A United Nations commission has voted to remove cannabis from its list of the most dangerous drugs in a move that recognises the plant as having medicinal value.
The UN Commission on Narcotic Drugs approved a recommendation from the World Health Organization on Wednesday to remove cannabis and cannabis resin from its list of narcotic drugs which includes heroin and other often deadly opioids, reports CNN.
“This is welcome news for the millions of people who use cannabis for therapeutic purposes and reflects the reality of the growing market for cannabis-based medicinal products,” a group of drug policy advocacy organisations said.
Wednesday’s vote means that cannabis and cannabis resin are no longer classified as among the most harmful substances and are acknowledged as having medical benefits. But they’ll still be subject to restrictions under the Schedule I category.
The vote result was a tight one, with 27 of the Vienna based commission’s member states, including the US and European countries, in support of declassifying the drug while China, Egypt, Russia, Pakistan and Nigeria were among the 25 countries who voted against it.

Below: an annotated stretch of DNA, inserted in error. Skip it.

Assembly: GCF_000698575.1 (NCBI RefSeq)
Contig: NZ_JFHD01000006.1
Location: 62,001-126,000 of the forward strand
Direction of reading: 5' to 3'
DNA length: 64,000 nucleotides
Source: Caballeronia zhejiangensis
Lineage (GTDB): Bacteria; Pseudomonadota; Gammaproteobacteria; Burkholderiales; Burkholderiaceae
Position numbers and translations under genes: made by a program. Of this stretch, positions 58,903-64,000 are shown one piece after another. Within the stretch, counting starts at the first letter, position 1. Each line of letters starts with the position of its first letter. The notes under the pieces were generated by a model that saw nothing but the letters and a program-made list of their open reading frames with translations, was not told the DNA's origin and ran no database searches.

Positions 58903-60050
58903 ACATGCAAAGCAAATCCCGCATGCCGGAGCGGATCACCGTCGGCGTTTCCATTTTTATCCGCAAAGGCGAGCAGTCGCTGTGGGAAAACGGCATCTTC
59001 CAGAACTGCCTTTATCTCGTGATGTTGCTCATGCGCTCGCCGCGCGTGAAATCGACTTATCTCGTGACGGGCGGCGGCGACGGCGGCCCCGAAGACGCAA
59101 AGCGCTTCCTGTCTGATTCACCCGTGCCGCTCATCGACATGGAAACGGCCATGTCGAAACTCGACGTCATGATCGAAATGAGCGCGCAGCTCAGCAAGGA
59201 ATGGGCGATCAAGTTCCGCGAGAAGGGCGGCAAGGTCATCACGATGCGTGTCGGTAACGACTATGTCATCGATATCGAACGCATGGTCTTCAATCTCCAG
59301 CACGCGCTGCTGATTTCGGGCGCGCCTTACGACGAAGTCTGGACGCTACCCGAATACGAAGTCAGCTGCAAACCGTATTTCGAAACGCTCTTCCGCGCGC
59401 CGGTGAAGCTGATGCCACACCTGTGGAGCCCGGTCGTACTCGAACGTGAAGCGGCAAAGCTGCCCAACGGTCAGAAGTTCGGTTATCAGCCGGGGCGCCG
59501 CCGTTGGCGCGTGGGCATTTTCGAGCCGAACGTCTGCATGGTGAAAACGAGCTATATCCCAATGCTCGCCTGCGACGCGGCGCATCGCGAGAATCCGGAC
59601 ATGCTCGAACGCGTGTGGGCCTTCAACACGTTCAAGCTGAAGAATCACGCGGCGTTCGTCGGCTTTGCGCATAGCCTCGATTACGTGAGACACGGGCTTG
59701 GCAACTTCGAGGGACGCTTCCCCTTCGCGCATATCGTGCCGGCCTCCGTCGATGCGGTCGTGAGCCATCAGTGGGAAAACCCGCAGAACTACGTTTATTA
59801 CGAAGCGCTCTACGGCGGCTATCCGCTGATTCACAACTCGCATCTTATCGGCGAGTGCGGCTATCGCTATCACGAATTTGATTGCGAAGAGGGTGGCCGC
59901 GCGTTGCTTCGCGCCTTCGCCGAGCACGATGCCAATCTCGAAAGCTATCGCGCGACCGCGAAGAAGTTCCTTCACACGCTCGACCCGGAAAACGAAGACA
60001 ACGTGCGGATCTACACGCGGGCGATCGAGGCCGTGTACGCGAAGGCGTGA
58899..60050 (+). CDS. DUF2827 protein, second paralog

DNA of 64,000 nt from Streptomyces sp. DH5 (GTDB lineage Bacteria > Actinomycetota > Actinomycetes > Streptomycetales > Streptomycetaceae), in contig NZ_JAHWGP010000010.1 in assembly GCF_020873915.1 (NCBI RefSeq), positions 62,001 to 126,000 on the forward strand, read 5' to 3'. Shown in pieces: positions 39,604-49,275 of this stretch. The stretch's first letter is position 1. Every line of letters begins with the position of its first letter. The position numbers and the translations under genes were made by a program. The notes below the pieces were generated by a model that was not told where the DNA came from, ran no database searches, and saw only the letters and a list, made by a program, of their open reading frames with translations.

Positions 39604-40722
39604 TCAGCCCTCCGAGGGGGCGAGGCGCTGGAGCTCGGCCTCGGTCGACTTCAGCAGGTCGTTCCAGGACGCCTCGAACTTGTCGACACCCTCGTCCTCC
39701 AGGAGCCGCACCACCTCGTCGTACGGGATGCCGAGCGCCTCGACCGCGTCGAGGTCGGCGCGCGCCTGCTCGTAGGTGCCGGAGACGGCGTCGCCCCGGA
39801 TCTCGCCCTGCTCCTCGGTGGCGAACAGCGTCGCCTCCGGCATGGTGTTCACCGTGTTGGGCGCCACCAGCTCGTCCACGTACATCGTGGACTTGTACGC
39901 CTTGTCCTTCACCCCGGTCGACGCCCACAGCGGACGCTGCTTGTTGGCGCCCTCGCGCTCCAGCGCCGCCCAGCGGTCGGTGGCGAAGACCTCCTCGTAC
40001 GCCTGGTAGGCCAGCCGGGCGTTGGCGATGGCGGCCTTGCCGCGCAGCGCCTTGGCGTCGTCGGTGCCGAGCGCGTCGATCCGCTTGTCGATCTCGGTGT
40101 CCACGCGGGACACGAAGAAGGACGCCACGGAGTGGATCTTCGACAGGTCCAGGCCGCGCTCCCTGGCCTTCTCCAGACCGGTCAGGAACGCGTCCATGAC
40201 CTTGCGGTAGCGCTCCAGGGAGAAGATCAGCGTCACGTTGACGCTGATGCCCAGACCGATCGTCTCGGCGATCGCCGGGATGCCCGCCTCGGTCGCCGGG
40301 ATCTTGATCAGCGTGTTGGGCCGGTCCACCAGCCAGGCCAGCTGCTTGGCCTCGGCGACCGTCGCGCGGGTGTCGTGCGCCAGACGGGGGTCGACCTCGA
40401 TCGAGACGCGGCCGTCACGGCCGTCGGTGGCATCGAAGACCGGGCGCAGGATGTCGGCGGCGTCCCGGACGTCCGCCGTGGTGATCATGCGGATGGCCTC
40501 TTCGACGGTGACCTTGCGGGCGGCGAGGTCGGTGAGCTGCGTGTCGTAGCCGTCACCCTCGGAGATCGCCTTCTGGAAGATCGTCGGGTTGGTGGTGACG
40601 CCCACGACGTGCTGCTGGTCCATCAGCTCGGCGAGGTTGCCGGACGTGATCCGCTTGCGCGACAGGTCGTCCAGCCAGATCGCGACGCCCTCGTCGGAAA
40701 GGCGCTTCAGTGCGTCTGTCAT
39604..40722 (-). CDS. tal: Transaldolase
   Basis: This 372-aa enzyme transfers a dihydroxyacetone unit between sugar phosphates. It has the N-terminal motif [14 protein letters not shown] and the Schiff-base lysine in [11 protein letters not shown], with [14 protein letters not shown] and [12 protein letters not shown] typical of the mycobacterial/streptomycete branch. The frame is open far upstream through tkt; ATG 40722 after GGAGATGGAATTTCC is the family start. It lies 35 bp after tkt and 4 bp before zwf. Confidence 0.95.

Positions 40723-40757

The move is largely symbolic and may not have an immediate impact on how governments control the drug. But it could give a boost to medical cannabis legalisation efforts in countries that look to the UN for guidance.
Alfredo Pascual, of Marijuana Business Daily, said. “It’s an implicit acknowledgement of marijuana’s therapeutic utility and that it is not as dangerous as believed about 60 years ago.”
But if stoners think this has paved the way for legalised weed across the world, it does not. Cannabis still remains a banned drug for non-medical use under UN law. The change is designed to make research into possible medicinal uses of the drug easier.
There is a good chance that the UN’s decision will add to a growing drive in many countries to increase access to cannabis-based medicines. It could also spark more scientific research into the drug’s long-known medical properties.
It could also act as a catalyst for more countries to legalise the drug for medicinal use, leading to laws on recreational use being reconsidered.